I passed this place many times during my MAX commute through Old Town. Big windows, …
Before there was a Bunk Bar, Matt Brown worked as a bar manager with New York-trained chef Tommy Habetz in the kitchen of a Portland restaurant. Later, their skills would be complemented by the addition of New Orleans’ sous chef Nick Wood. But Brown was getting worn out with the blasé attitude of swirling wine glasses and using food and beverage to up class status for a few hours. Citing a need for “a more honest exchange with the world,” he left the bar, and went on to help develop the music program at Rontoms, while also playing in bands and running a record label.
Soon Habetz and Wood were also ready to try something different.
“Tommy told me he had this idea for a sandwich shop; it would be rock and roll themed,” Brown says. “We wanted to make ourselves do something, but didn’t have any money. So we had to learn how to scrounge up and ask for help to get started, like ‘hey we’ve got this dream that we’re trying to do.’”
It went well. Since the first Bunk Sandwiches opened in eight years ago in 2008, their business has become a small sandwich empire, expanding to a total of seven locations (six in Portland, one in Williamsburg, Brooklyn) and a mobile Bunk truck. The menus vary by location, but favorites like the Pork Belly Cubano and bar snacks like the Mole Tots reign supreme in the reviews. Plus, the culinary work of Habetz and Wood have received accolades, like being listed among “Simple Acts Of Sandwich Genius” in Food & Wine Magazine.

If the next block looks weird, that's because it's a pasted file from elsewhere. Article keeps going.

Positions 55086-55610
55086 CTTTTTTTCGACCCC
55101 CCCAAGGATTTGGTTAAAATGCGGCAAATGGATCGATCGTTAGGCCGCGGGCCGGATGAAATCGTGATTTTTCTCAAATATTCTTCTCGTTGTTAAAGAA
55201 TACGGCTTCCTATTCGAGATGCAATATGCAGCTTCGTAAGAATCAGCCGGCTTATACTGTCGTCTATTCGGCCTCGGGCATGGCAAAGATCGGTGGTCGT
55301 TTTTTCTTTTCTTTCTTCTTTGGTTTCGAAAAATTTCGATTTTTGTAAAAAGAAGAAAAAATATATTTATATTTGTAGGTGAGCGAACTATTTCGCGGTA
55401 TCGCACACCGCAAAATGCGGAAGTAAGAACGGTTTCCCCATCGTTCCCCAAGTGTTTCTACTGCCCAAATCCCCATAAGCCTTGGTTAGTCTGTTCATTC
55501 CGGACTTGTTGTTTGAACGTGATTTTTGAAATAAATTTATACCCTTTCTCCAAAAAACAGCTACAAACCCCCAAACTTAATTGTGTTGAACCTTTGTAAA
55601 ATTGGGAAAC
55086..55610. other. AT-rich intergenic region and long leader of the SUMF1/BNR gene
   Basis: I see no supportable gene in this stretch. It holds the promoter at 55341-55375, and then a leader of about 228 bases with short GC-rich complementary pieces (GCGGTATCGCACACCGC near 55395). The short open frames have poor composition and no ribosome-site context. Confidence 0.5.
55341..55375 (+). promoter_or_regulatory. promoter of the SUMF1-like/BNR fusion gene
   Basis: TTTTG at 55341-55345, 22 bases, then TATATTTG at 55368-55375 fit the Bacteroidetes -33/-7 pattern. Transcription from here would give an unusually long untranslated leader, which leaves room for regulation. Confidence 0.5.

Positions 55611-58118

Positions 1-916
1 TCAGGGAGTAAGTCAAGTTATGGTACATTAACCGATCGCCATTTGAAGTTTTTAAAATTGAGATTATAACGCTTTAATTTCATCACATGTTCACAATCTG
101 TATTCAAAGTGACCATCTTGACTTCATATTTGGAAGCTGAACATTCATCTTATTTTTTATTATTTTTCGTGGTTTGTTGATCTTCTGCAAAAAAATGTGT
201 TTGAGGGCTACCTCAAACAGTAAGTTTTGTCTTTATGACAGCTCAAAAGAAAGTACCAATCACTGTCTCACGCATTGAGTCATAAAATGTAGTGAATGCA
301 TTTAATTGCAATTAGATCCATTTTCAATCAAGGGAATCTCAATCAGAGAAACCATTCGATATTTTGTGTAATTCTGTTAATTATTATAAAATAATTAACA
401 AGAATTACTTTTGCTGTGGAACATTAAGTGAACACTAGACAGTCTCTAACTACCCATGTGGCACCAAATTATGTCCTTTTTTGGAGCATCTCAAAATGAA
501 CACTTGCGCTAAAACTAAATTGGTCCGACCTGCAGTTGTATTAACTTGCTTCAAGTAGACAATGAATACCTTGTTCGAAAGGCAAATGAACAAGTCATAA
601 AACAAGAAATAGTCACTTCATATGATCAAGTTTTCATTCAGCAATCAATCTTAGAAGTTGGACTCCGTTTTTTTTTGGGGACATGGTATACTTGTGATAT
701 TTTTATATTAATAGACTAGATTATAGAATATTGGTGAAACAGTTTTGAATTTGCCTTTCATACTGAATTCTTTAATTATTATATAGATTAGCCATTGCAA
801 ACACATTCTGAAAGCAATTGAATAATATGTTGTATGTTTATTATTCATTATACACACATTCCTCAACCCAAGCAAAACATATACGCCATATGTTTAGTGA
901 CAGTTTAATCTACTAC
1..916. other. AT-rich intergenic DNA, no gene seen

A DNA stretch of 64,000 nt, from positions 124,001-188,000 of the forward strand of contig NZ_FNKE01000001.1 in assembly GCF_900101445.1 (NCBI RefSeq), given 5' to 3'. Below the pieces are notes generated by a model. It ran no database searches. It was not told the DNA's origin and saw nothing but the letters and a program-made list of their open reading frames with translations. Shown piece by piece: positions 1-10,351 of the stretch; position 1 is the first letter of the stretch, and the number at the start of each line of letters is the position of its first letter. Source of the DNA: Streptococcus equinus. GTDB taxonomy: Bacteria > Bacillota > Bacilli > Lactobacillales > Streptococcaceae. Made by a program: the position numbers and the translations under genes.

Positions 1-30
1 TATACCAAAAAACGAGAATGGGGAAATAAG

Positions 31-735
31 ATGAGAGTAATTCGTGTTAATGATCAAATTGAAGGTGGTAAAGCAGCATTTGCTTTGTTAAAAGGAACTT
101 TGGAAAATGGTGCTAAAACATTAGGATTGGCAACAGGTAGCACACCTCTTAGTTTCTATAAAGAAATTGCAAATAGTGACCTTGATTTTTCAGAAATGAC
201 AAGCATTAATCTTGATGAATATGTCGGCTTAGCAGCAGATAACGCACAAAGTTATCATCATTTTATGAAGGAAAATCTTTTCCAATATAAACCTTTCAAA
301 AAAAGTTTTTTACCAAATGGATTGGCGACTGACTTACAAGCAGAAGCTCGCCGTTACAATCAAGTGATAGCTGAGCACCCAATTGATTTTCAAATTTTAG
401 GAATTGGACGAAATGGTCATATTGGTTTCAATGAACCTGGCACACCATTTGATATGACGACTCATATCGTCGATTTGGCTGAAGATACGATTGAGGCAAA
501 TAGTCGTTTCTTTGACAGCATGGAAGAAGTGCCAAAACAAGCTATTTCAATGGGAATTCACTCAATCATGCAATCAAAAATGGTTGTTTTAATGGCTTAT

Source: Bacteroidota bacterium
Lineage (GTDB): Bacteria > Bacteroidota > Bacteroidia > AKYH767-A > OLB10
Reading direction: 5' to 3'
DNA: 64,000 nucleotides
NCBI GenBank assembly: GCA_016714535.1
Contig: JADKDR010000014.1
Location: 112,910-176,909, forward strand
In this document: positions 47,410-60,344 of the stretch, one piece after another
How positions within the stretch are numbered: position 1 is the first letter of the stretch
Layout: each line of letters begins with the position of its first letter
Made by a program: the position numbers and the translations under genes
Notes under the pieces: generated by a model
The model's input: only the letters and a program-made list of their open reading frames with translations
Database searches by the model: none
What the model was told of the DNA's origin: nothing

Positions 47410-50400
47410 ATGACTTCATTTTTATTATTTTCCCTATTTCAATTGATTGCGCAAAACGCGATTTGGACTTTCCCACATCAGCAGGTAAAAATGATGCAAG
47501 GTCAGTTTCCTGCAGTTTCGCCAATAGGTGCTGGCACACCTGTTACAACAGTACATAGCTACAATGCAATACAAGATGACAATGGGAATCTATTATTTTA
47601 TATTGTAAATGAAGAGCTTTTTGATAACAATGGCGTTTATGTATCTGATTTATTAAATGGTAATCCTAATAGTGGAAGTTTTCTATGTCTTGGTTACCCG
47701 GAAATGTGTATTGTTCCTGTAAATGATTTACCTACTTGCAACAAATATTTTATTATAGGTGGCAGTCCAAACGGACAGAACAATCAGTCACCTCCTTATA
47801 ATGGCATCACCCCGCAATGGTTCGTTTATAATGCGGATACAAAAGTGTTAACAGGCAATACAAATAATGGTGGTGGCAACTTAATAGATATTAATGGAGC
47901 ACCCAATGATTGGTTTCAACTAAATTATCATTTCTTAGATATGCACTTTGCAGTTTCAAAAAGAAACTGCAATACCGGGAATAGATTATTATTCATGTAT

But a main component of the “Indie Rock Sandwich Shop” plan was always music. Once they got comfortable with the initial Morrison St. location they began to scout for a new space where they could have a bar and live music venue. That would become Bunk Bar on Water Ave., located in the Central Eastside Industrial District, largely characterized by businesses adapted from old warehouse and manufacturing buildings.
Bunk Bar is a part time venue, meaning there isn’t a show every night, but booker Tony Prato brings in an eclectic supply of local, independent and internationally touring musicians. July’s shows include local band Genders, psych outfit Vinyl Williams and Nicholas Allbrook of Pond and Tame Impala.
“Go down there on any afternoon, and you’ll see it’s just a sandwich shop,“ Prato says. “The stage is created and taken apart for every single show. We try to keep it easy, and do a lot with very little. It’s a good room, and it seems to attract the kind of bands that we want.”
And the name? Bunk is a nod to the iconic TV detective “Bunk” Moreland of The Wire, but it also serves as a joke.
“We’re kind of calling bullshit on trying too hard in the industry,” Brown says. “It’s more about having a good time and sending great sandwiches out into the world.”»
– Brandy Crowe